How Dancehall Artist Vybz Kartel Bleached Skin
How Dancehall Artist Vybz Kartel Bleached Skin – There has been a rummor that Jamaican Dancehall Star has bleached his skin and most of his fans wonder about how Vybz Kartel Bleached his Skin.
What then is skin bleaching in Jamaica? Skin bleaching — also referred to as “Snow White complex” — is far from just a fad in Jamaica, glorified at dance halls. In this photo taken Feb. 15, 2011, a woman applies skin lightening cream to her legs in downtown Kingston, Jamaica.
Jamaican dancehall star Vybz Kartel has reportedly used a “strong agent” to lighten his skin.
Rollingout.com is reporting Kartel has said “this is my new image,” referring to his new lighter skin tone. “You can expect the unexpected. I feel comfortable with black people lightening their skin. They want a different look. It’s tantamount to white people getting a sun tan.”
Blogger Amir Shaw says Kartel’s choice to lighten his skin stems from a “deeply rooted self-hatred that has permeated the black community for hundreds of years.”
“White slave owners often created discord between dark and fair skinned slaves to minimize the chances of a slave revolt. As a result, that form of thinking was passed along through generations of black culture,” he wrote in a blog post.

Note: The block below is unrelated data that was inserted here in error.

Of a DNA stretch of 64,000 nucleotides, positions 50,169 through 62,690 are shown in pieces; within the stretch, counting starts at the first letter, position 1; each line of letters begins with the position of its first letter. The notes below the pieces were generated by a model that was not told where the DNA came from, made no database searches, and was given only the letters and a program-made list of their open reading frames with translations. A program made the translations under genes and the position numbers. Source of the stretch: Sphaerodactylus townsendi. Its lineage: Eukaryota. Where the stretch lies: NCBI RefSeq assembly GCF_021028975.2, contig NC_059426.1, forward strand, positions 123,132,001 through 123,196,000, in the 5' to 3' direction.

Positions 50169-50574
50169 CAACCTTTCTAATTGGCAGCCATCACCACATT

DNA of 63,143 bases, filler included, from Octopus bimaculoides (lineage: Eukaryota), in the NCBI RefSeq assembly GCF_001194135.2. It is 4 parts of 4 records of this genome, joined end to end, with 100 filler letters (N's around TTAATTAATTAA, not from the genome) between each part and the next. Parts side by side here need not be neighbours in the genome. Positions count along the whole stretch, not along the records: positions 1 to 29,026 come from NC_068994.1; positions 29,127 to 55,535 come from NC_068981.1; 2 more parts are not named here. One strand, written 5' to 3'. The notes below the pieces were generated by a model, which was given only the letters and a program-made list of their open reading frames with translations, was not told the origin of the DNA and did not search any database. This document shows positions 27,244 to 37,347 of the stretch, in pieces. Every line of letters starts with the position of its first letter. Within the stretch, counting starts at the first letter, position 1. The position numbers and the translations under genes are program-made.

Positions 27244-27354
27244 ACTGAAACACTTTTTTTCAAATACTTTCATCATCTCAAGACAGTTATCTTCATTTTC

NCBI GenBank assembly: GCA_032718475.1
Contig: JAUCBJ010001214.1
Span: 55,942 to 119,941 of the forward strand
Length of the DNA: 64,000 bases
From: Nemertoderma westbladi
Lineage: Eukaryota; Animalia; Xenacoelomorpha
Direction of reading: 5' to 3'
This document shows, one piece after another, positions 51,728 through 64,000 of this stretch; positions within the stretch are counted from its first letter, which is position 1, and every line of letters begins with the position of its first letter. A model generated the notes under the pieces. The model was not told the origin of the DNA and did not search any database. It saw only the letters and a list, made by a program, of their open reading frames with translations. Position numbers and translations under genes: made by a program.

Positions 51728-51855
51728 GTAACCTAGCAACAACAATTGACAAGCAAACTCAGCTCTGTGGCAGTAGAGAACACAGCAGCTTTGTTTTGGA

Sales of skin lightening products in the U.S. are expected to increase nearly 18 percent by 2015, reaching $76 million annually, according to market researcher Global Industry Analysts. Last year the Chicago Tribune tested 50 skin-lightening creams and found some had high levels of mercury – enough to potentially cause kidney damage.
What year did Vybz Kartel bleach his skin?
An argument can also be made that Vybz Kartel’s career grew exponentially after he started bleaching his skin around 2008. Even after his incarceration in 2011, the former Portmore Empire leader managed to remain relevant in dancehall locally and overseas.
How does dancehall music influence skin bleaching?
Summary The effect dancehall music has on skin bleaching is sending a harmful message to the fans – the young adults in particular, promoting the practice of skin bleaching may also increase feelings of self-hatred in dark-skinned fans, (Duncan, 2013).